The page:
The problems started when Murray and Ramis had disagreements about the creative direction of the film. This resulted in tension between the two on set that also affected their personal relationship. Discussing the production with The New Yorker, Ramis said, "At times, Bill was just really irrationally mean and unavailable; he was constantly late on set. What I'd want to say to him is just what we tell our children: 'You don't have to throw tantrums to get what you want. Just say what you want.'" Ramis said that Murray simply stopped speaking to him after "Groundhog Day."

Ramis' daughter Violet revealed in her book, "Ghostbuster's Daughter: Life with My Dad, Harold Ramis," that Murray and her father did manage to reconcile before Ramis' death in 2014.

America Ferrera and Lindsay Lohan

After lighting up the early 2000s with memorable roles in fan-favorite films such as "Freaky Friday" and "Mean Girls," Lindsay Lohan hit the headlines for all the wrong reasons toward the end of the decade. Wherever she went, controversy seemed to follow and Lohan became known more for her escapades than her on-screen performances.

In 2008, Lohan showed up as Kimmie Keegan in four episodes of "Ugly Betty" — one of the most popular shows on TV at the time. Lohan was scheduled to perform in six episodes, but her appearances were cut down to four.

As per Page Six, the reason for this change was allegedly due to Lohan's behavior, which rubbed "Ugly Betty" star America Ferrera the wrong way. The publication cited an unnamed friend of Lohan, who stated: "America was mean to Lindsay. Producers give her too much power. Lindsay didn't do the last two episodes because America didn't like her and got her kicked off." It's reported that Lohan behaved like a diva on set and exhibited bizarre behavior whenever she was around.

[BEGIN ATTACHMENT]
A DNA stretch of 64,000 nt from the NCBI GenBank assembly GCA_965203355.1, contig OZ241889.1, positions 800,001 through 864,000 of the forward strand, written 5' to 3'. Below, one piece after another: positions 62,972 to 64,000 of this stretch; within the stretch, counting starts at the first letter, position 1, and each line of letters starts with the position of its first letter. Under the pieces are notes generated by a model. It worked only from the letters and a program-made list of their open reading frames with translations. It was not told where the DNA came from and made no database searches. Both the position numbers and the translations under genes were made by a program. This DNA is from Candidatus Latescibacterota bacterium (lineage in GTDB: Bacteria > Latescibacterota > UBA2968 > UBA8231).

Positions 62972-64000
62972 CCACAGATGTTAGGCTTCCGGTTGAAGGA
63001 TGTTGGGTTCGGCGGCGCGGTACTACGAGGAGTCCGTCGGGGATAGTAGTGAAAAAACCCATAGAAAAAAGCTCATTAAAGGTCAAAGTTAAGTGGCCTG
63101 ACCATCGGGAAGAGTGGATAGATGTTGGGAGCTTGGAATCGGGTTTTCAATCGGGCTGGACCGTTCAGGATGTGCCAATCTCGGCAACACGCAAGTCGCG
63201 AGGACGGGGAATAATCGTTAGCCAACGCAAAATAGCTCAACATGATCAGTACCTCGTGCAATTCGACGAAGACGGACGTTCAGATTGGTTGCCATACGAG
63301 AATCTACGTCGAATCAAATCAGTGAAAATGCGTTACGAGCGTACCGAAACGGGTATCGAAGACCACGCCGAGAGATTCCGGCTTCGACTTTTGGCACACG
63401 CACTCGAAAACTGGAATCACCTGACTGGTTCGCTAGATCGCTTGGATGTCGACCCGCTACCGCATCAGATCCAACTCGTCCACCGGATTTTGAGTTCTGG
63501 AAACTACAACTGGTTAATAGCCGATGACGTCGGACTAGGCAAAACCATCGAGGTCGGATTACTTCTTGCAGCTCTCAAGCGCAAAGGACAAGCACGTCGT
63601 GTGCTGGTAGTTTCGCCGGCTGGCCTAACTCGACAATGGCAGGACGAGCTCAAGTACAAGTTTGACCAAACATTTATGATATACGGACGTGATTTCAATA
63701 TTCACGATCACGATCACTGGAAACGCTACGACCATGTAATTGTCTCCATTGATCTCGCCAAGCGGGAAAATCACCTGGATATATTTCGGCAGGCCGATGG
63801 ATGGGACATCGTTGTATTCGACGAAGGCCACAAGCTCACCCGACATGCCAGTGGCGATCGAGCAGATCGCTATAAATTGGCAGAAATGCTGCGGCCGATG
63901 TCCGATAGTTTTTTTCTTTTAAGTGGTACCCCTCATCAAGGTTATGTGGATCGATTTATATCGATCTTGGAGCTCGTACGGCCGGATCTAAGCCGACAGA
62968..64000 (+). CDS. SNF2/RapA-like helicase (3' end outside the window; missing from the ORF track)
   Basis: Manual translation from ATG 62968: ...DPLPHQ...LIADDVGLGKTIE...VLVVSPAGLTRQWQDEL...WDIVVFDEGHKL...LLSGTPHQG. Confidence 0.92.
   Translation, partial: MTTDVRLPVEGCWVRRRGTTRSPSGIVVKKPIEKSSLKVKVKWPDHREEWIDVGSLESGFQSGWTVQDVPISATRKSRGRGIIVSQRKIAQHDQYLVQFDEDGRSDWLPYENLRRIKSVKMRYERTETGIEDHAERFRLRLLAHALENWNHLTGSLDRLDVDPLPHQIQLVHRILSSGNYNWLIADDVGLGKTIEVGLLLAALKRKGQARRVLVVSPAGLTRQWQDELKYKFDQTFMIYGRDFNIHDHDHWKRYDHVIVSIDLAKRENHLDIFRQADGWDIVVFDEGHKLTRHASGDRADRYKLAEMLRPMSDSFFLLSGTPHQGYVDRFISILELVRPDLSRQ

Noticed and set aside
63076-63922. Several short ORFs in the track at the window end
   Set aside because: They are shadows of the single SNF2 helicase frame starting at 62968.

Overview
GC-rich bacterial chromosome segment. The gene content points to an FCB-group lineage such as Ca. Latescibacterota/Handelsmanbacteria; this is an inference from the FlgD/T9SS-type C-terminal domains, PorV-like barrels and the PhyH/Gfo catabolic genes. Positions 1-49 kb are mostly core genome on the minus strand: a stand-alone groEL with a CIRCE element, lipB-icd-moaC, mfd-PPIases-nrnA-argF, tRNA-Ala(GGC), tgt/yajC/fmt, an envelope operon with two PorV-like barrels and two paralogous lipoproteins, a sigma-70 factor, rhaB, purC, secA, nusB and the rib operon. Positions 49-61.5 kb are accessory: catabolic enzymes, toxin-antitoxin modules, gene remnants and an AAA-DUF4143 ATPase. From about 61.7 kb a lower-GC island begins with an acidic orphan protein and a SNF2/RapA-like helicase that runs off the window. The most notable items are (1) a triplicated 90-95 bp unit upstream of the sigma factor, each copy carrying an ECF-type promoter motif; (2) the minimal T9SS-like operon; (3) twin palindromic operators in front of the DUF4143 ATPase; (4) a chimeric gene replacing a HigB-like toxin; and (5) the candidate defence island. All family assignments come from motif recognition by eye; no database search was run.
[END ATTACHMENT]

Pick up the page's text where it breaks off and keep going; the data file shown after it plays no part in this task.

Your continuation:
Jay Mohr and Jennifer Aniston

Jay Mohr received a major opportunity when he was cast as the leading man in the 1997 romantic comedy "Picture Perfect," where he would star alongside Jennifer Aniston. The actress was one of the biggest celebrities at the time thanks to her role as Rachel Green on "Friends," so Mohr's casting was a big deal and something that could take his career to the next level.

Apparently, Aniston wasn't a fan of Mohr's casting, and couldn't believe he had secured the lead role. While Mohr didn't mention Aniston by name — and refused to confirm or deny it was her — the timeline of his recollection to Elle matches up with the period when he starred in "Picture Perfect."

"[It was awkward] being on the set of a movie where the leading woman was unhappy with my presence and made it clear from day one," Mohr said. "I hadn't done many movies, and even though they screen-tested some pretty famous guys, I somehow snaked into the leading role. The actress said, 'No way! You've got to be kidding me!' Loudly. Between takes. To other actors on set." 

Tom Hardy and Charlize Theron